The court has searched in vain for a reported case in which a conviction for passing or attempting to pass a counterfeit obligation was overturned because the counterfeit obligation failed the similitude test
Both Drumright and Hill discuss the similitude test as it applies to alterations. Appellant relies on Drumright as authority requiring an alteration to pass the similitude test. Drumright is not persuasive as the court there merely notes that the obligation passes the similitude test because it was accepted by the victim and is not squarely faced with the question of whether the similitude test need be applied in an alteration case. Conversely, in Hill the court rejected an argument that there must be both a material alteration and also that the obligation pass the similitude test. In Hill, as in Drumright, the issue may also have been avoided because again the altered bill was successfully passed to the victim. If an altered or counterfeited bill is passed to a victim in such a manner that it is accepted as genuine, the similitude requirement may ipso facto be satisfied. To find otherwise could lead to absurd results as suggested in Hill, 275 F. at 190-91. Accordingly, Drumright adds very little to the analysis while Hill merely points to the anomalous results which may occur if the similitude test is blindly expanded from possession of counterfeit cases into other violations of the counterfeiting laws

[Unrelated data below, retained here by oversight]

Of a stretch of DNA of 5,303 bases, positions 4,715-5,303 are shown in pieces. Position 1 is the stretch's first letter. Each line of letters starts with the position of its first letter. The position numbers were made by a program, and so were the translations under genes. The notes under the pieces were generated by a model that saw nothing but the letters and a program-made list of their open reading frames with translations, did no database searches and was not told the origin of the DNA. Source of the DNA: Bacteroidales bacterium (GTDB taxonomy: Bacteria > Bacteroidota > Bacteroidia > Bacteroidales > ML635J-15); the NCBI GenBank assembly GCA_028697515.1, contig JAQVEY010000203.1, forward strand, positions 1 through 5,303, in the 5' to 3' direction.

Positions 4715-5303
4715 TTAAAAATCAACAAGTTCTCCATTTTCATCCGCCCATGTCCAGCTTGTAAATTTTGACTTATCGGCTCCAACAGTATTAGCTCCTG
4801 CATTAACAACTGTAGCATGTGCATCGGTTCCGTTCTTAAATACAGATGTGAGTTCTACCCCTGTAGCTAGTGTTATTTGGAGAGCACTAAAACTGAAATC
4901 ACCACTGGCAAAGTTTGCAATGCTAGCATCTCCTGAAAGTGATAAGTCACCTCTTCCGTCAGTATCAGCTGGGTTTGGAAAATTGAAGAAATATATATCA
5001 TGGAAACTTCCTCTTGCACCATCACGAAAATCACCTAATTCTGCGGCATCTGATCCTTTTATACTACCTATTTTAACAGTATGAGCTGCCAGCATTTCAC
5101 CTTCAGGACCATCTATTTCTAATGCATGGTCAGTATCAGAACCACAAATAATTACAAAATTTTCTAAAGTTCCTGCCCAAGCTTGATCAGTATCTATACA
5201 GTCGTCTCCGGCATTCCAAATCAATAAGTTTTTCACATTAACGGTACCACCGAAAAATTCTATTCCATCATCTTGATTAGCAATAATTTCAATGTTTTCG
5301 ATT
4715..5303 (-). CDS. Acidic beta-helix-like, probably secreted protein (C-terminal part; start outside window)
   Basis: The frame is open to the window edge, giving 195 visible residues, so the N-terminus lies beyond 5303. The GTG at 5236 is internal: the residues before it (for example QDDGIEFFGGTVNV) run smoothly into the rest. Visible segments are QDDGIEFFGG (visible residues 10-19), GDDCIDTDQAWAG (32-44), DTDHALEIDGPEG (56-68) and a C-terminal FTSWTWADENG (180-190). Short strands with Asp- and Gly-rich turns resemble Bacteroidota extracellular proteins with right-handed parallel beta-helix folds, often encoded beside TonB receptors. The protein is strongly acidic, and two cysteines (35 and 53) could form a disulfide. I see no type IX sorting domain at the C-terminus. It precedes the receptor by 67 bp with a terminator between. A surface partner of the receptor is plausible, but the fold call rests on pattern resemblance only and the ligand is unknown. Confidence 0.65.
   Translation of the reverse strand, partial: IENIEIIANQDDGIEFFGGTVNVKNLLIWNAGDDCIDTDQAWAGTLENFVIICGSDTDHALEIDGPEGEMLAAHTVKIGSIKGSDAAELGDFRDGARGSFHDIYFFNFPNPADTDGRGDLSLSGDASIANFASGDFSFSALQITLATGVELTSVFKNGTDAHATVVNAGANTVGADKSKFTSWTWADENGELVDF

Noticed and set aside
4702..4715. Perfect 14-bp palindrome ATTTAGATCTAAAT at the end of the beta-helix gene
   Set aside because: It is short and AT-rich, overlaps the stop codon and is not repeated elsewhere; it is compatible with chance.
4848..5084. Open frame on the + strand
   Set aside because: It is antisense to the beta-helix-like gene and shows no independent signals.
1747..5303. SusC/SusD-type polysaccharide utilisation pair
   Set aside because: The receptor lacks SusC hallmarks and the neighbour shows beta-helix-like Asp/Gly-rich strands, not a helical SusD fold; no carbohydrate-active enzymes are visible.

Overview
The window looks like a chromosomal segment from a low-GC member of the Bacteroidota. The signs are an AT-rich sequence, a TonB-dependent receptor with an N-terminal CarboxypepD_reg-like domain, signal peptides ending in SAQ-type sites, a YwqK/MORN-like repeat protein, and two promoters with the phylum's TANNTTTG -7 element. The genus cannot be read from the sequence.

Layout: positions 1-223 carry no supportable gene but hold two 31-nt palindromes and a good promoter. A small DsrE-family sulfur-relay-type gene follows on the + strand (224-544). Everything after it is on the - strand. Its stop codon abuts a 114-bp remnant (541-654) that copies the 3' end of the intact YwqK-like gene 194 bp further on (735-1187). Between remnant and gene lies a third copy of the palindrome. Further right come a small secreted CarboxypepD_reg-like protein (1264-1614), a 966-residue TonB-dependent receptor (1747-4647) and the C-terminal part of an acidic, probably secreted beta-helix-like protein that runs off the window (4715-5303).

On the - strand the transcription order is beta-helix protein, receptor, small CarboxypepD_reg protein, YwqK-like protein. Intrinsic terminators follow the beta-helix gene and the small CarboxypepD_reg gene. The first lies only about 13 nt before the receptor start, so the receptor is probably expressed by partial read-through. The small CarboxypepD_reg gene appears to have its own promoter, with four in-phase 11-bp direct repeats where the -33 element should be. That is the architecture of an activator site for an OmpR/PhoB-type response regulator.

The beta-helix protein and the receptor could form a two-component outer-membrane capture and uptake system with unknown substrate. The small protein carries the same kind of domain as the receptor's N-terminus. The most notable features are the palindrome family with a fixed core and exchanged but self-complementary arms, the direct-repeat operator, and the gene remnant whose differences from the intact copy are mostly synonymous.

Similitude has come to be synonymous with counterfeit. The need for precision in defining "counterfeit" exists because the process of counterfeiting is ongoing and the legislature has assigned criminal culpability to various stages in the process. Accordingly, more precise definitions are needed in order to properly instruct the jury as to particular actions that may constitute a crime. For example, it is unlawful to possess a similitude or counterfeit with intent to use it, 18 U.S.C. §§ 472 & 474 (paragraph 5), but it is not always unlawful to possess a likeness. Thus, in a possession offense it may be imperative that a jury be instructed on the definition of similitude. Johnson, 434 F.2d at 829; Wagner v. Simon, 412 F. Supp. 426, 430 (W.D. Mo. 1974), aff'd, 534 F.2d 833 (8th Cir. 1976). As indicated in text, in a possession case similitude may bear on both definitional and intent aspects